SAN JOSE, Calif. Debate over the need for vendor consolidation in the design automation industry tested the tempers of EDA chief executives at the Design and Verification Conference here last week, or at least those who dared attend.
Analyst Erach Desai of American Technology Research Inc. cited a "chronic need for consolidation" in EDA, prompting disagreement among participants in a CEO panel discussion.
Rajeev Madhavan, CEO at Magma Design Automation Inc., said the 20 or so companies offering assertion-based verification solutions are far too many. "Nobody is going to do very well," he said. "A lot of them need to get together."
But Lucio Lanza, managing director of venture capital firm Lanza TechVentures, countered that "EDA historically brings fragmentation and consolidation at the same time. . . . Innovation comes from fragmentation."
Displaying the candor that makes him unpopular with some EDA vendors, Desai pointed to the high margins available from EDA software but said the industry has basically not been growing since 2001. He accused EDA vendors of "cutthroat and immature pricing wars" and of causing confusion by changing their licensing models.
"It's the hardest sector to understand, and then they all sue each other," he said.
Desai's presence on the panel was reason enough for two of the EDA industry's three leading providers Cadence Design Systems Inc. and Mentor Graphics Corp. not to participate, according to panel moderator John Cooley, founder of the E-Mail Synopsys User's Group. And without their participation, Synopsys Inc. declined as well, Cooley said.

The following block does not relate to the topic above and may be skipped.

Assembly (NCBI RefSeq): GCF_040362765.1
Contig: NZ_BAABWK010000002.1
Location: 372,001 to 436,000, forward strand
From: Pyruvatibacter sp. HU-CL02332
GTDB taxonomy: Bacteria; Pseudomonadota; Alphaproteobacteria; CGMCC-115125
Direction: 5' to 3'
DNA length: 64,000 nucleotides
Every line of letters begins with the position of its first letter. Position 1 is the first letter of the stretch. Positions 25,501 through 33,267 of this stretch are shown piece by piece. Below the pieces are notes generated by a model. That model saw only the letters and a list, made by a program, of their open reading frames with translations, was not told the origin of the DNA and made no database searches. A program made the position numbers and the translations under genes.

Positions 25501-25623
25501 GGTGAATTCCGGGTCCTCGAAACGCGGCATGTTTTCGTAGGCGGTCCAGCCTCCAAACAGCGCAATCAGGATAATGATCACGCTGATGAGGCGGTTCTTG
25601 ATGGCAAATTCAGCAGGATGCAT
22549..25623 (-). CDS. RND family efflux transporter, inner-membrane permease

Show me the money
An audience member's complaint about his inability to find funding for his idea prompted a debate on venture capital availability. "There's a lot more VC money coming into EDA now than two years ago," said David Evans, chairman of Forte Design Systems. Smaller and newer VC companies, especially, are going into EDA, Evans said.
Magma's Madhavan agreed things have changed, but not necessarily for the better. When he started Ambit, he noted, 31 VCs turned him down. But in 2002, a lot of money went into EDA from "VCs who have no clue what EDA is about," he said.
Cooley stirred up a hornet's nest by asking how small companies can compete against the "all you can eat" pricing practices of the big three EDA vendors, where deals are so large that some tools are effectively thrown in free. That business model "makes it very difficult to build large companies," said Lanza. "Long term we will all suffer from it."
"As deals get bigger, they are negotiated at a higher level by people who probably have no clue what they're buying," said Jacques Benkoski, CEO of Monterey Design Systems. "They're buying a good deal, not necessarily something engineers can use."